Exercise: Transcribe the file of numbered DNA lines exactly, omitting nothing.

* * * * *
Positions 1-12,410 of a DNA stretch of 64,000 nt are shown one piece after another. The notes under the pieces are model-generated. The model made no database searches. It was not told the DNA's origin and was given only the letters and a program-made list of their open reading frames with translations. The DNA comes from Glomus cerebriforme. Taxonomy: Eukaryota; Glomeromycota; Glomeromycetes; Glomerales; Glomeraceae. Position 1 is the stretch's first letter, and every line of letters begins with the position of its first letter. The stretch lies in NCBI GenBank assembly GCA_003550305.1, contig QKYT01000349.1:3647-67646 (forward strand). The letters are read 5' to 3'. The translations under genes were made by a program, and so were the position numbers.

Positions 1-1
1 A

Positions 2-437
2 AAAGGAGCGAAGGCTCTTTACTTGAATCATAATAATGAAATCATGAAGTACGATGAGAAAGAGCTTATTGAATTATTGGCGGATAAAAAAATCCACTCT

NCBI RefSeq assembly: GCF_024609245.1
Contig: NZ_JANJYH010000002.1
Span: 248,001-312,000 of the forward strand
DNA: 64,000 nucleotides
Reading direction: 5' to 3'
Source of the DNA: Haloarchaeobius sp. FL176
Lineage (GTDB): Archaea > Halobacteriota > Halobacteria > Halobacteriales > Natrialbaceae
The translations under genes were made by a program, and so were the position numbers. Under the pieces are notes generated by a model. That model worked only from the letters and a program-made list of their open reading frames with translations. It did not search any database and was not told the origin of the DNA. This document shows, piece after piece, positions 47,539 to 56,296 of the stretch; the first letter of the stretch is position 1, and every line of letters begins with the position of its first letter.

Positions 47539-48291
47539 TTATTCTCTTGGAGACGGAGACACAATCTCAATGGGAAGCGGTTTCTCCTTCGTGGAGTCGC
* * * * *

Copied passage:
Positions 1-12,410 of a DNA stretch of 64,000 nt are shown one piece after another. The notes under the pieces are model-generated. The model made no database searches. It was not told the DNA's origin and was given only the letters and a program-made list of their open reading frames with translations. The DNA comes from Glomus cerebriforme. Taxonomy: Eukaryota; Glomeromycota; Glomeromycetes; Glomerales; Glomeraceae. Position 1 is the stretch's first letter, and every line of letters begins with the position of its first letter. The stretch lies in NCBI GenBank assembly GCA_003550305.1, contig QKYT01000349.1:3647-67646 (forward strand). The letters are read 5' to 3'. The translations under genes were made by a program, and so were the position numbers.

Positions 1-1
1 A

Positions 2-437
2 AAAGGAGCGAAGGCTCTTTACTTGAATCATAATAATGAAATCATGAAGTACGATGAGAAAGAGCTTATTGAATTATTGGCGGATAAAAAAATCCACTCT

NCBI RefSeq assembly: GCF_024609245.1
Contig: NZ_JANJYH010000002.1
Span: 248,001-312,000 of the forward strand
DNA: 64,000 nucleotides
Reading direction: 5' to 3'
Source of the DNA: Haloarchaeobius sp. FL176
Lineage (GTDB): Archaea > Halobacteriota > Halobacteria > Halobacteriales > Natrialbaceae
The translations under genes were made by a program, and so were the position numbers. Under the pieces are notes generated by a model. That model worked only from the letters and a program-made list of their open reading frames with translations. It did not search any database and was not told the origin of the DNA. This document shows, piece after piece, positions 47,539 to 56,296 of the stretch; the first letter of the stretch is position 1, and every line of letters begins with the position of its first letter.

Positions 47539-48291
47539 TTATTCTCTTGGAGACGGAGACACAATCTCAATGGGAAGCGGTTTCTCCTTCGTGGAGTCGC